PORTLAND, Ore. (AP) — The Oregon Department of Education on Tuesday issued updated guidance for the return of in-person learning, which includes a requirement that schools provide on-site COVID-19 testing.
The guidance is the most recent push for students to return to school. Earlier this month, Gov. Kate Brown set a Feb. 15 goal for returning more students to the classroom, with a focus on elementary students.
“It’s absolutely critical that we return Oregon students to in-person instruction as quickly as possible,” Brown tweeted. “The educational, social, emotional, mental, and physical health of so many students is tied to their schools and to the personalized support that educators provide.”
Before winter break, less than 10% of Oregon’s estimated 580,000 students were receiving some form of in-person instruction, according to data from the Oregon Department of Education.
At the start of the year, Brown gave local school districts the power to decide when to return students to in-person learning.
“We are providing school leaders with the information they need to make local decisions about returning to in-person instruction,” Colt Gill, the director of the state’s department of education, said on Tuesday. “We all know that in-person instruction provides our children and families with access to an equitable education.”
Updated advisory metrics now allow for in-person classes for elementary students at higher levels of community case rates than previously recommended.
A new requirement is that schools provide on-site COVID-19 testing for symptomatic students and staff members and for those who have had a known exposure to a positive case.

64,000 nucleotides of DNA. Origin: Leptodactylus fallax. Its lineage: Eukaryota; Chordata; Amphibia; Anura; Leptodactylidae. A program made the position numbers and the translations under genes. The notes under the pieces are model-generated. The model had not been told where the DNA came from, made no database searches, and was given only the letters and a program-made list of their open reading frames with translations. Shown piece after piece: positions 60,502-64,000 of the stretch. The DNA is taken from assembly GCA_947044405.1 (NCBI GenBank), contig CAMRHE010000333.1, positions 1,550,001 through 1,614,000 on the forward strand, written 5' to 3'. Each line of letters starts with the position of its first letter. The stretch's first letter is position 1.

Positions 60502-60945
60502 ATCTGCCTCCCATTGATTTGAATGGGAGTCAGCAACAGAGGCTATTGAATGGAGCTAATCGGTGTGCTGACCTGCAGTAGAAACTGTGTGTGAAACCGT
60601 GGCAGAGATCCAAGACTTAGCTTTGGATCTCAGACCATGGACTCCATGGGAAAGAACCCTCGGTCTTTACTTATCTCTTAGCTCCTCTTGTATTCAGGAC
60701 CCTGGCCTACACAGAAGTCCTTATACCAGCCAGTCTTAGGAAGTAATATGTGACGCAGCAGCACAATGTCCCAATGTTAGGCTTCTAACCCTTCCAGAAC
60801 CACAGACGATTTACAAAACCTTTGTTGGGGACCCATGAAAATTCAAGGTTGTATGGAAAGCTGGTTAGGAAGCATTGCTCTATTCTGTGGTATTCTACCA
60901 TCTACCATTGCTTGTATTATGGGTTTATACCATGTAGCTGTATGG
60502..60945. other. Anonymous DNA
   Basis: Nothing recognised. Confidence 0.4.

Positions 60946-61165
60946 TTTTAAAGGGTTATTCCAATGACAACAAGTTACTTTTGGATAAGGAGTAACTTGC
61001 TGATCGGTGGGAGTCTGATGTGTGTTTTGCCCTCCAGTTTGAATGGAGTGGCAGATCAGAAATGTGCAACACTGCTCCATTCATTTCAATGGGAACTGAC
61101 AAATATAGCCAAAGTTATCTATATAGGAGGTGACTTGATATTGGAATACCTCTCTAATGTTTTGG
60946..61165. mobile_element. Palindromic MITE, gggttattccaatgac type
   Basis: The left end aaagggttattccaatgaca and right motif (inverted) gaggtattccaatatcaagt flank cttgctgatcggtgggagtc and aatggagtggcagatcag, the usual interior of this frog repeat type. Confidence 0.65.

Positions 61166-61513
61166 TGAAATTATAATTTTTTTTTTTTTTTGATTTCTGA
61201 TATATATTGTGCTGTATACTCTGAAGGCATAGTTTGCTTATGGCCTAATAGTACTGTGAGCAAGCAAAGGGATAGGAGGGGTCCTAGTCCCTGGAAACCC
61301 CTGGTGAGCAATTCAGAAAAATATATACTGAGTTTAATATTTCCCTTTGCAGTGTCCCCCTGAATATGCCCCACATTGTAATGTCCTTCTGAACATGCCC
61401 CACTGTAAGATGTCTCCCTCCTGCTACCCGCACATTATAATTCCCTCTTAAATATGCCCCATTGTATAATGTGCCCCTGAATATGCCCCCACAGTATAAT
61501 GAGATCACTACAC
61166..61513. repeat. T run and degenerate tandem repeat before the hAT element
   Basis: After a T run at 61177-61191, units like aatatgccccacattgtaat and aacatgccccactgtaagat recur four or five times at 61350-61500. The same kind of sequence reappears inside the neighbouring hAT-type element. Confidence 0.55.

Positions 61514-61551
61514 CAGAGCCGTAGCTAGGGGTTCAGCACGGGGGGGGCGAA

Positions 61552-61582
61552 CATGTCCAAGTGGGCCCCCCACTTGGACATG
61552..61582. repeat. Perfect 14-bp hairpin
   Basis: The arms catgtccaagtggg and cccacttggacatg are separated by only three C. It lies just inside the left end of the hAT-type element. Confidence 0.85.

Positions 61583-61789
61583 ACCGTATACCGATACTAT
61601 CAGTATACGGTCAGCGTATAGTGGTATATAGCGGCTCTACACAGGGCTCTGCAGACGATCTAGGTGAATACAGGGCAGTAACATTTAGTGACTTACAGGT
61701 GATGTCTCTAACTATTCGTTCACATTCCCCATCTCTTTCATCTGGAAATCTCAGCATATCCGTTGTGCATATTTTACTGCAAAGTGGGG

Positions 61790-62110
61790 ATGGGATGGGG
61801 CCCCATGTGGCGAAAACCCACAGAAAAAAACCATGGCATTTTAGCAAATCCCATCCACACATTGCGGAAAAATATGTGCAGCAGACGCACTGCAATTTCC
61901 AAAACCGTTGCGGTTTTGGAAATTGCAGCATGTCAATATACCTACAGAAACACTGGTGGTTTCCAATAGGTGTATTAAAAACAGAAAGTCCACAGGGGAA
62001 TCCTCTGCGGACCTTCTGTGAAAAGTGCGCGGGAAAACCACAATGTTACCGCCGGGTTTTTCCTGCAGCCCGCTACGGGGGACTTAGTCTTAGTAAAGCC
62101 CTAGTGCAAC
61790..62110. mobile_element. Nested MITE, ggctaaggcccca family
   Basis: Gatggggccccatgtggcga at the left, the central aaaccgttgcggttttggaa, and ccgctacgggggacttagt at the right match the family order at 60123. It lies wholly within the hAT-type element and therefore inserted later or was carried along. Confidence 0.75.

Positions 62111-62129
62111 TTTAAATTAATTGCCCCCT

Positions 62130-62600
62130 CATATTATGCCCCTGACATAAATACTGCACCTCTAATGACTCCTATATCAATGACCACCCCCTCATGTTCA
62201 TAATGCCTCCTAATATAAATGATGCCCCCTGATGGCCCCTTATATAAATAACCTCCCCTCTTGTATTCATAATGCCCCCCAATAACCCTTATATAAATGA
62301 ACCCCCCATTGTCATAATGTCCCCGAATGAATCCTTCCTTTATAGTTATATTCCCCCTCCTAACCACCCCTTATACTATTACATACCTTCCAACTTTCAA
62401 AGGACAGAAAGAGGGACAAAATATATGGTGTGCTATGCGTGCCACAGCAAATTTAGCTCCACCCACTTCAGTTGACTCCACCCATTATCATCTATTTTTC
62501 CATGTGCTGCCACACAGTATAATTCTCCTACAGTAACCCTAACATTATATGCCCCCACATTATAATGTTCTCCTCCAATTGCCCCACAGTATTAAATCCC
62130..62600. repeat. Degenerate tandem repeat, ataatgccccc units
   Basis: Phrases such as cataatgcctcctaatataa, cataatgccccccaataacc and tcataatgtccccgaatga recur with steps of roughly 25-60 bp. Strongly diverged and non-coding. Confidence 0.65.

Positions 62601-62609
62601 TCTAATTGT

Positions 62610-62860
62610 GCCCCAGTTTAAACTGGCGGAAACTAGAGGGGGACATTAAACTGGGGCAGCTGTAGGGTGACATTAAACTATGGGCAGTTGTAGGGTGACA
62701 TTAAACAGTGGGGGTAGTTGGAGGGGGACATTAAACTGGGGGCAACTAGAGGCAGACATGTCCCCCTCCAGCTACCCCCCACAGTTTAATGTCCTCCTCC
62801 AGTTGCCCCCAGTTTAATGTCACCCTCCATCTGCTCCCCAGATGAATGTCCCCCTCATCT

The department of education said that as school officials make decisions about returning to in-person instruction, they must also continue to focus on county case counts and following safety protocols — wearing face coverings, distancing and frequent handwashing.
In addition, Brown said that $500 million in federal relief will be used to implement safety standards and buy personal protective equipment for staff and students.
Leaders of ED300, a coalition of Oregon parents and educators advocating for reopening schools, said that although they are encouraged by the recent revisions they remain concerned about the “slow pace of returning middle and high school students” to in-person learning.
“We continue to be very concerned that the state of Oregon is writing off a generation of middle schoolers and high-schoolers,” said Rene Gonzalez, the co-founder of ED300. “Hopefully the state and districts will find a way to fully serve these children who have been neglected by the state for much of the last year, in particular by rigorously returning sports, and co-curricular activities as well as other safe social activities and academic counseling.”
As part of returning students to school, Brown said vaccinating educators and staff is a top priority.
On Friday the Democrat announced that educators will begin being vaccinated Jan. 25, two weeks ahead of Oregonians who are 80 or older.
“I made this decision based on the fact that we have got to get our children back in school,” Brown said at a press conference Friday. The governor choked up as she spoke about the topic.
“Schools are a place of social interaction,” she said. “They are a place where young people can get their behavioral health and emotional supports met. They are also a place where our kids can get educated.”
Cline is a corps member for the Associated Press/Report for America Statehouse News Initiative. Report for America is a nonprofit national service program that places journalists in local newsrooms to report on undercovered issues.